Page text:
The security guard booths on the GWB apparently are still active. I had thought they were abandoned but a water bottle and recently crumpled piece of trash perched on an electrical utility box made it appear as if that isn't the case. The view from these two booths, near the towers on each side of the bridge, open to breathtaking vistas of the river and city. Ironically the focus of its occupants is in the opposite direction on the bridge itself. Their attentions are divided between the allure of the open expanse of the Hudson and the eight-lanes of the most heavily traveled bridge in the world.
Does the guard imagine his hobbies while staring at the panorama? Are they hobbies of history? painting/sketching? writing? or nothing related to his workplace at all?
But no one was here this day, it was the 4th of July holiday after all.
The booths are enclosed by a curved and tinted type of plexiglass, making it difficult to see within. Scratched and worn, they look as if they were retrofitted years after bridge construction was completed. Looking into these booths requires some effort and the result is some type of ethereal haze bombarded by a constant source of reflections.
The bridge was originally designed to be clad in granite/stone. As a result of the Great Depression, cost cutting measures resulted in elimination of the cladding. Other ambitious plans for the bridge were also scrapped. As an example the tower portrayed in the next photo was originally designed to have a restaurant perched at its top.
What kind of bridge would this have been with a restaurant on its tower? Was this idea a reference to the Ponte Vecchio in Florence? What would those bathrooms have been like up there? Would they have had a view?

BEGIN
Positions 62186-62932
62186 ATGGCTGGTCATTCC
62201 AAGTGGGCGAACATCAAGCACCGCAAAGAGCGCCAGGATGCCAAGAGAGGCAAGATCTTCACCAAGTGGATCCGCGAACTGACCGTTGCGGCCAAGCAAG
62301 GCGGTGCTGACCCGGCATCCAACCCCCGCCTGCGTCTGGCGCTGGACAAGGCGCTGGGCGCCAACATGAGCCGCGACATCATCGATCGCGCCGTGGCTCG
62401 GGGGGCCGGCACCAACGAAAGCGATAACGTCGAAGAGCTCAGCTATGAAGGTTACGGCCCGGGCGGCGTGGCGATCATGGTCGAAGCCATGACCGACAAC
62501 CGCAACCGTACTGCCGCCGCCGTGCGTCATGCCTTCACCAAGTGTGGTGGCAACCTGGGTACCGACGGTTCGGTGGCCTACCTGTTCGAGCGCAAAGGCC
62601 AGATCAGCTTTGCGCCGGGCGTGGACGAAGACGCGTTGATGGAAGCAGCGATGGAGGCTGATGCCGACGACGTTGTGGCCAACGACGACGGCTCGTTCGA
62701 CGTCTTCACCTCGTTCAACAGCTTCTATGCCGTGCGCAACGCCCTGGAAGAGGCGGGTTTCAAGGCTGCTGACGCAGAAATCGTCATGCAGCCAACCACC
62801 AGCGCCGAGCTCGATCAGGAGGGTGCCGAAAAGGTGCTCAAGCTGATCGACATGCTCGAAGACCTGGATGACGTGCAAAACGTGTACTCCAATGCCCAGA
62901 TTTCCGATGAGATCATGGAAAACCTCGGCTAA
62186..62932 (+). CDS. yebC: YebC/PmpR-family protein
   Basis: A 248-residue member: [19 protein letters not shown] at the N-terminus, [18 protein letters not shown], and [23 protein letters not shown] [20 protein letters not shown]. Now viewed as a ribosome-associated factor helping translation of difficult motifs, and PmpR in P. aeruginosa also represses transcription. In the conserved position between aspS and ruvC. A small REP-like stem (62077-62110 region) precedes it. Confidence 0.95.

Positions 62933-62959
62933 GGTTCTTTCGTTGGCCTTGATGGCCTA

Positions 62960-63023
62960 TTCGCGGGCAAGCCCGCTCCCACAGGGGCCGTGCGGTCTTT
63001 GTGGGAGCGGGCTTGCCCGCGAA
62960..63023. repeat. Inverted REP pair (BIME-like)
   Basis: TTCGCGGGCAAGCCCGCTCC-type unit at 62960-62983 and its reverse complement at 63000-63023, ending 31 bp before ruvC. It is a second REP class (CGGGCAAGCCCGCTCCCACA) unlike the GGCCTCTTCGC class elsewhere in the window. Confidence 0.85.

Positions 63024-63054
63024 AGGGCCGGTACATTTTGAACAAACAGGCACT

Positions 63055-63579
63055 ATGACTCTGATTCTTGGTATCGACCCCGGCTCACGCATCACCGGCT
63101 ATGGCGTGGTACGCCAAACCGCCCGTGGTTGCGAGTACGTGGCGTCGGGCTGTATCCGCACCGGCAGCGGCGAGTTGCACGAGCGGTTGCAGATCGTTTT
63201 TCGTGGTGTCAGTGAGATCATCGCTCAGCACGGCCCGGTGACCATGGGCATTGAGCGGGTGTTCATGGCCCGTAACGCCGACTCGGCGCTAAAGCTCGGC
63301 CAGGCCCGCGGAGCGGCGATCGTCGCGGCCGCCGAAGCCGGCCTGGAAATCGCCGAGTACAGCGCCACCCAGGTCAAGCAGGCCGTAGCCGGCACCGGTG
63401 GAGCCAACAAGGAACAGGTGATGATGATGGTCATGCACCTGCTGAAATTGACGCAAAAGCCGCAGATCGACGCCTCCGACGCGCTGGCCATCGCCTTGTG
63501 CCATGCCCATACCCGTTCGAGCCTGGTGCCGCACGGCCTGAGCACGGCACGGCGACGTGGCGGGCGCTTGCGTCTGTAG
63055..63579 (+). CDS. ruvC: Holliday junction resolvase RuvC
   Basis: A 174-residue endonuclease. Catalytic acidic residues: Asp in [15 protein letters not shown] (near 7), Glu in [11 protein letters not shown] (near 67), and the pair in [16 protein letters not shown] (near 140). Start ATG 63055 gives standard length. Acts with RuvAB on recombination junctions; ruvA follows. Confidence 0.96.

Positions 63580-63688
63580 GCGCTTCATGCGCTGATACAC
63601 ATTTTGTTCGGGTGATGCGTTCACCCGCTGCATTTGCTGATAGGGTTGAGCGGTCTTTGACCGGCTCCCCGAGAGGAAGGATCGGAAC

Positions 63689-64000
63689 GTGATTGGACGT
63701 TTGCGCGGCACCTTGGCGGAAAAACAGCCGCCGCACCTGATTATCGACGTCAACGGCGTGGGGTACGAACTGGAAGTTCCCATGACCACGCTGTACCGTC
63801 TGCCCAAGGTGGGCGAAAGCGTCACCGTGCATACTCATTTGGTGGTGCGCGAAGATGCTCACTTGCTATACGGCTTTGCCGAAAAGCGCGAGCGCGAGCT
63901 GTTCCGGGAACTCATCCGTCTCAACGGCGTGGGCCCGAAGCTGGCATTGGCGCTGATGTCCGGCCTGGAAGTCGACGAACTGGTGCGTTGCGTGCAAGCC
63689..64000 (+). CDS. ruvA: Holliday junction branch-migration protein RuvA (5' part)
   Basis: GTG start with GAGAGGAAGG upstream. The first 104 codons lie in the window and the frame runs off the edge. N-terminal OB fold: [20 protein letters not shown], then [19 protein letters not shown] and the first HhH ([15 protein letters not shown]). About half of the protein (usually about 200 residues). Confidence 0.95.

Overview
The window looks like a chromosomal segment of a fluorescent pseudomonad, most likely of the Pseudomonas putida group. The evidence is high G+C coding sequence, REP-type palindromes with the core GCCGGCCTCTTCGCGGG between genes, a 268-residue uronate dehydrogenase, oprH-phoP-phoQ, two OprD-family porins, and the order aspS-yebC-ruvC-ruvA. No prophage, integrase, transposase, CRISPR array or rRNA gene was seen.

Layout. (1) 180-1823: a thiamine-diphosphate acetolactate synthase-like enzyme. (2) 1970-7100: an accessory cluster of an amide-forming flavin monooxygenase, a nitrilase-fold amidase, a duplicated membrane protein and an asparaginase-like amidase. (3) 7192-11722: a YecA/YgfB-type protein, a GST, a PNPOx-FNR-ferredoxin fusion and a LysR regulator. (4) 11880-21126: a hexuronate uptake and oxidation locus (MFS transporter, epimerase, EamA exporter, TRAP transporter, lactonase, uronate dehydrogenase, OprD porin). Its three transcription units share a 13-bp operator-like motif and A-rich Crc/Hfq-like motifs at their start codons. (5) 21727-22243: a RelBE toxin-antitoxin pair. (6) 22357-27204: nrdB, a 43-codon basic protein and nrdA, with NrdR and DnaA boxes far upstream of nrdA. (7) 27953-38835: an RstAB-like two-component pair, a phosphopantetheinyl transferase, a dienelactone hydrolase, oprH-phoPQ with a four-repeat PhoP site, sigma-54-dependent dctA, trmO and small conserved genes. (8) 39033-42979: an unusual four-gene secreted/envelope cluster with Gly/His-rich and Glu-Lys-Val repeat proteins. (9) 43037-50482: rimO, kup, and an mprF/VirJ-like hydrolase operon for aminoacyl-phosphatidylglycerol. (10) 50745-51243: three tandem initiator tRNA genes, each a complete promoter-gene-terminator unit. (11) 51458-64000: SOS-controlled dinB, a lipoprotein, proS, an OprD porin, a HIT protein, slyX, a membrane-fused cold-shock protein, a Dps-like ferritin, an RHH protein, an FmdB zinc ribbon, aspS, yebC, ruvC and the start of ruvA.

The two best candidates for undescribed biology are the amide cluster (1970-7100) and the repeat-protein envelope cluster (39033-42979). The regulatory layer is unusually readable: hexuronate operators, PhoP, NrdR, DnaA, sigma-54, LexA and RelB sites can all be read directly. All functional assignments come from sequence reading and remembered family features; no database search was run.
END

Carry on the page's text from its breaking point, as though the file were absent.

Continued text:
While the bridge is a local source of pride, like a hobby, it demands constant attention. I have an extremely talented friend who loved taking pictures. Years ago I asked why be didn't consider being a semi-professional photographer and he said "if it becomes a job, it's no longer fun for me, it becomes stressful." Today he doesn't take as many photos as he once used to. I think it's because he purchased an extremely capable camera and lens which placed an obligation on him to prepare for the perfect image to do his hardware any justice. In a strange way, his desire to produce high quality and fantastic images has led to the type of work burden for which he feared. Such images require more preparation and time and become work by the very nature of his highest expectations.
It becomes a question of scale. Are your images intended for the largest audience possible or just yourself? Do we scale our expectations as photographers and do we slide along that scale depending on our expectations? Are we willing to spend the time after purchasing newer gear (building your bridge) to maintain our highest expectations of the hardware? Does it matter or is any of this necessary to justify our desire to take pictures (can we not we enjoy the bridge in any state just the same)? Can the hobby BRIDGE a divide between our obligations and our expectations?